Bruce Jay Friedman's razor-sharp wit and keen observation of the genus American male (from the 1950s to the present) have the power to make men laugh and women weep. He has written highly acclaimed novels ("Stern," "A Mother's Kisses"), hilarious books of nonfiction ("The Lonely Guy," made into a movie starring Steve Martin, and "The Slightly Older Guy,") a hit Broadway play ("Steambath"), two hit movies ("Stir Crazy," "Splash"), and short stories published everywhere from Playboy to The Antioch Review. Many of the stories were published a decade ago in "The Collected Fiction of Bruce Jay Friedman," and now a fresh batch has arrived in "Three Balconies."
The title story is Friedman at his best, somehow managing to turn what begins as wry comedy into a searing and painfully credible tale of a man on the brink of suicide. Harry is a 60-year-old writer whose career is on the wane. He is told by a Hollywood agent that his name "no longer comes up on the radar screen." The director of a small theater advises him to "thread a Diane Sawyer type" through the plot of his play about the Siege of Malta - "someone covering the siege for some medieval publication," - and he's desperate enough to give it a shot.
Harry hopes to refresh himself and his work on a trip to Miami Beach. He's happily married but still loves the company of women; when he finds a bevy of attractive young females partying every night at the bar of his hotel, he forgets about his problematic play. He revels in mixing it up with the tanned young beauties in the bar, happy with nothing more than the "pursuit," until the fatal third night, when he meets the most gorgeous one of all and fantasizes about seducing her. She says she has observed him the last two nights and thinks he is "very courageous."
" 'Because I'm old?' said Harry.
" 'No, no, no,' said Miriam Rosen, but the two extra no's were confirmation that he had read her correctly."
Betrayed by his age, Harry slinks off to a remote strip club for a nightmarish lap dance. As he sits on the balcony of his 18th-story hotel suite the next morning, he fears that he might "hop over the railing and bring down the curtain once and for all." The balcony now seems like a ledge, and he realizes, to his horror, that the new condo he has purchased in a not-yet-completed building features three balconies. Harry convinces himself that he should return to his work; he will deal with "one balcony at a time."
Friedman deals in a similar comic-turned-serious manner with another of his frequent themes in "Mr. Wimbledon." The favorite activity of Siegel, a well-off manufacturer who "had achievements in bullet-proof sportswear," is engaging in a "favorite activity - looking for evidence of hostility to the Jews." On a tennis vacation in the Northwest, his WASP girlfriend "found a club for him, one that anyone could join; as a result it had no members." In an argument with a Jewish couple on the next court, an anti-Semitic slang term is shouted. Siegel hears "a word dredged up from his childhood, like a dirty animal in a cellar. He was shocked when he realized the voice was his own, but also gratified that he had finally found the enemy."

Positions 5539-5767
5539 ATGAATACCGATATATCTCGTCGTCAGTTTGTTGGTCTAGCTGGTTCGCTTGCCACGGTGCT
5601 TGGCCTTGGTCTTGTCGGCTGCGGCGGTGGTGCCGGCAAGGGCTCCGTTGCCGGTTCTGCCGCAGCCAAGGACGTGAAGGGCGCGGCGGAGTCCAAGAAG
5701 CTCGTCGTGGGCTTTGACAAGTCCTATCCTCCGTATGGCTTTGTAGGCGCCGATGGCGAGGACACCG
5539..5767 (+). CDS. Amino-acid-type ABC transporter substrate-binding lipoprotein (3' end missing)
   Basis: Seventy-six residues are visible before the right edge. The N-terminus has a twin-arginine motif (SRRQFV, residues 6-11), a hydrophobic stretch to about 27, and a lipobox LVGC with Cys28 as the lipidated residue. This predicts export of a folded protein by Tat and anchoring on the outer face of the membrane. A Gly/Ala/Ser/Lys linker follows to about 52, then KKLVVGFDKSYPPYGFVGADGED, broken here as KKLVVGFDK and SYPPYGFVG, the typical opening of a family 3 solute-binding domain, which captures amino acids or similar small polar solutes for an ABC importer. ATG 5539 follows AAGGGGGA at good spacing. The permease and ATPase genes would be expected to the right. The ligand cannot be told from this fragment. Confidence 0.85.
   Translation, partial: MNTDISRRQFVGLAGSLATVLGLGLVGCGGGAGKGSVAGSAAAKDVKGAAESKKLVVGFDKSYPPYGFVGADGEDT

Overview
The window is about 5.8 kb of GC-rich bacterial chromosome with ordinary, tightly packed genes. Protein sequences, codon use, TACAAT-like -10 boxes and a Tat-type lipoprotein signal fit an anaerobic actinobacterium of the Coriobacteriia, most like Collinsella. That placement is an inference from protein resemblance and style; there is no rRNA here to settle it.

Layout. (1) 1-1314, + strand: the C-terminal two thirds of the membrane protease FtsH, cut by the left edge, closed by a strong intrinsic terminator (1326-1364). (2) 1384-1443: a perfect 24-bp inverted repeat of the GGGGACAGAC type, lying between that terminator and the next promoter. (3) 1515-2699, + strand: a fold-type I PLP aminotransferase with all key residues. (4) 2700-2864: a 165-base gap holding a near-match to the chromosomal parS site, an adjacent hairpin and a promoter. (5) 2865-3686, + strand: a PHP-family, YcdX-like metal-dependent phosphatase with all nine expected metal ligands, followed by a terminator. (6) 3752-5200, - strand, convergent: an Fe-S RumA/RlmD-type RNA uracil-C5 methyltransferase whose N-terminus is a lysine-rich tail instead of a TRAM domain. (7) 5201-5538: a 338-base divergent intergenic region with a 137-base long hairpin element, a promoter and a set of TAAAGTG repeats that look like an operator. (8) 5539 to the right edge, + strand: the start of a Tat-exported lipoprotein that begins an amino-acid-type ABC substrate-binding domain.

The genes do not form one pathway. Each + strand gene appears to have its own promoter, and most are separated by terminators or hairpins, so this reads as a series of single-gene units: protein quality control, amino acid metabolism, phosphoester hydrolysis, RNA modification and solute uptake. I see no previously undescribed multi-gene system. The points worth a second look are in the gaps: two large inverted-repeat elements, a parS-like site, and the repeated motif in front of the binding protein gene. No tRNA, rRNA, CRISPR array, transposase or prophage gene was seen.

Insights often come in these stories when the author deftly reverses the roles assigned by society. An architect's own psychiatrist arrives at his door one morning, looking for therapeutic help in "The Reversal." Dr. Gold explains to his client that "I thought I'd change the game plan and try the unorthodox. It's worked for me before. I once got sound advice from a building superintendent."
Friedman reveals male fantasies in all their embarrassing political incorrectness. Men may have a hilarious shock of recognition over stories like "Kneesocks," when a middle-aged man meets a beautiful woman he had a crush on in college. "The thought of her long slender legs in kneesocks made him dizzy. He wanted to run right off with her and have her put some on for him."
The best (and largely futile) efforts of the middle-class American male who came of age in the 1950s to deal with the current scene is expressed by Harry in "Three Balconies": "Was it possible he just liked to be with women? One of his favorite things was when he met someone he had at one time thought of as a 'pretty young thing,' somebody's assistant, and have her turn out to be a leading neurophysiologist. Or a feared litigator . . . . Harry was delighted by this change in the culture. How could he not be? In his lifetime - as a phenomenon - he ranked it right up there with the overnight collapse of communism."
I know, I know: The truth is we ought to be home anyway, it's way past our bedtime. And look what happened to Harry.